We believe that Haron applies whenever a predicate felony is doubly enhanced because of the presence of a weapon.

In People v. Wisslead (1983), 94 Ill.2d 190, we interpreted the armed-violence statute and our holding in Haron and held that unlawful restraint could serve as the predicate felony for an armed-violence charge because "[t]he presence of a weapon is not an element of the felony offense of unlawful restraint * * *." (94 Ill.2d 190, 193.) Here, the presence of a weapon was an element of the felony offense, attempted armed robbery.

In this case, had the defendant not used a weapon, he could have been charged with attempted robbery, a Class 3 felony. However, the presence of the shotgun served to enhance the offense to attempted armed robbery, a Class 1 felony. The shotgun then served to enhance the offense a second time to armed violence with the use of a category I weapon, a Class X felony. We find this to be double enhancement and improper because "the requirement of section 33A-2 that there be the commission of a felony while armed with a dangerous weapon contemplates the commission of a predicate offense which is a felony without enhancement by the presence of a weapon." (People v. Haron (1981), 85 Ill.2d 261, 278.) Therefore, we hold that attempted armed robbery cannot serve as the predicate felony for a charge of armed violence.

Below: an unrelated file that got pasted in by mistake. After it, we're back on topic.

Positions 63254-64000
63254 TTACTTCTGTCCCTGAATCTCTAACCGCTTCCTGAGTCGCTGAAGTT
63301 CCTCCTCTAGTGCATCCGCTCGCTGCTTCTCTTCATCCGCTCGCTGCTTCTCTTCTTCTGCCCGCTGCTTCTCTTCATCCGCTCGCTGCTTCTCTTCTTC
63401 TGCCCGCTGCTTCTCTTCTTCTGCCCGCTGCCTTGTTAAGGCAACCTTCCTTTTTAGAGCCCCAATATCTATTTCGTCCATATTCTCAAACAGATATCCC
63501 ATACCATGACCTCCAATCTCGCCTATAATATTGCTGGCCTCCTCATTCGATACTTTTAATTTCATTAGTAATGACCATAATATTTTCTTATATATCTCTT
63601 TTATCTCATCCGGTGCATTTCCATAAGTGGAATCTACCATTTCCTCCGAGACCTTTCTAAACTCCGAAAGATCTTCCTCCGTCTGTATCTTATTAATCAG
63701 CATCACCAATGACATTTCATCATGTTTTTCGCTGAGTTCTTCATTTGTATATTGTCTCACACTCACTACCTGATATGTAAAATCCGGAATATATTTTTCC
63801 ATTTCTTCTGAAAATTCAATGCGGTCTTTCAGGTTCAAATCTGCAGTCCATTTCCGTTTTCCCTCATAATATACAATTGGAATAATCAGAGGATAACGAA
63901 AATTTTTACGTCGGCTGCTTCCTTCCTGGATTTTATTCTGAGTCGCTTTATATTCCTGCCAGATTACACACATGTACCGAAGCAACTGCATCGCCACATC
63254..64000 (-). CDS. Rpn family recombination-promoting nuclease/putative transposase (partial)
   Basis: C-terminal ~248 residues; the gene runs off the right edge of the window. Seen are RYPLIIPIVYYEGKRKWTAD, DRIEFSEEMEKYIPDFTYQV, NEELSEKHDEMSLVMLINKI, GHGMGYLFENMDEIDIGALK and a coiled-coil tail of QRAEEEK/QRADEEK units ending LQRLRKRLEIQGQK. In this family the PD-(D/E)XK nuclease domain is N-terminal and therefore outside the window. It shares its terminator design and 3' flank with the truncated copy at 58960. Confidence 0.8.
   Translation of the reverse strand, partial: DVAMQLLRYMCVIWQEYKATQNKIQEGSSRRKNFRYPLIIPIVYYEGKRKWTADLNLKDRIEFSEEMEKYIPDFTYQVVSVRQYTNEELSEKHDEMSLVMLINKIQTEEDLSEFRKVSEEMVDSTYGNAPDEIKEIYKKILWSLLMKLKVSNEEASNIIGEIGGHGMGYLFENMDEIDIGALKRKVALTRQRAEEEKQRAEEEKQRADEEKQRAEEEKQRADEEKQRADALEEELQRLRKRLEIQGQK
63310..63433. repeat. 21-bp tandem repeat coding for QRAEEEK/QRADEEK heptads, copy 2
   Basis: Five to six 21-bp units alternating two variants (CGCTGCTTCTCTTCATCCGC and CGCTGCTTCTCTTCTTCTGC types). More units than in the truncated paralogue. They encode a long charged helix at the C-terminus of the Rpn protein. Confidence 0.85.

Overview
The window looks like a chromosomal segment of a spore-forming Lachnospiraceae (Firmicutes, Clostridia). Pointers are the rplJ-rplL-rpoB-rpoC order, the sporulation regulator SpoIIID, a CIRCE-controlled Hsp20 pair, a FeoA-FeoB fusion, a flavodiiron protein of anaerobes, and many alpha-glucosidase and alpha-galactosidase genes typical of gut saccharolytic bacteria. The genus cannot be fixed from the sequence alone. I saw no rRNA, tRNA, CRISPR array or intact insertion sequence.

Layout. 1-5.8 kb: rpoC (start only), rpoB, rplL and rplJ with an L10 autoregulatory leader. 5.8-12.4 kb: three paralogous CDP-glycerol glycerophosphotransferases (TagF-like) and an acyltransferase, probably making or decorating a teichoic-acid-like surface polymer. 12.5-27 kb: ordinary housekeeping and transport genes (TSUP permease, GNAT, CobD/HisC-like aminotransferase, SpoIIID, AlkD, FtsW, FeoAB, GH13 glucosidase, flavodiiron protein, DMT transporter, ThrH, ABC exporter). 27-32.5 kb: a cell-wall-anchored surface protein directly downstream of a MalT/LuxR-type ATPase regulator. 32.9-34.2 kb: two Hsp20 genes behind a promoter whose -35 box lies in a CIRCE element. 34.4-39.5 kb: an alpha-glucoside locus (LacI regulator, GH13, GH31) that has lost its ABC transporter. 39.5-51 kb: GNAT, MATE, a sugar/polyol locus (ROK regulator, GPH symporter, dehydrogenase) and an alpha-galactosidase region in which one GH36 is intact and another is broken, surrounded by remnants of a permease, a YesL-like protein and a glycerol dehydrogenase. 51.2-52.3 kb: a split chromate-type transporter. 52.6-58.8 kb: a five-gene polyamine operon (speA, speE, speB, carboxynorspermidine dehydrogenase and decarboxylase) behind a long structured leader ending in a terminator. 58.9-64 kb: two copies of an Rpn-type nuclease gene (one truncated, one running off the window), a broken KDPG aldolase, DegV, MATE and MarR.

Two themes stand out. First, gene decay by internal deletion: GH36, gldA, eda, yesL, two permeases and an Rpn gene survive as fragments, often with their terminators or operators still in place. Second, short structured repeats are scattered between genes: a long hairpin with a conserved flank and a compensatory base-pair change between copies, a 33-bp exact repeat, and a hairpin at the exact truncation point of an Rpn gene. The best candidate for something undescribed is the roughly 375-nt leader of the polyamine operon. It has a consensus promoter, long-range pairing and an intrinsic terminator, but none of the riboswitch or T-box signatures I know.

Consequently, we reverse the defendant's conviction for armed violence predicated on attempted armed robbery and remand the cause to the trial court for sentencing on the attempted-armed-robbery conviction. Since we have reversed the defendant's armed-violence conviction we need not address the defendant's other contention on this issue, that a charge of armed violence cannot be based on the predicate offense of attempted armed robbery since it would allow the offense of attempted armed robbery to be punished as severely as armed robbery.

Hence, to the extent that our holding in this case conflicts with the holdings in People v. Cartalino (1982), 111 Ill. App.3d 578, People v. Viens (1982), 109 Ill. App.3d 1017, People v. Goodman (1982), 109 Ill. App.3d 203, People v. Kavinsky (1981), 98 Ill. App.3d 579, and any other ...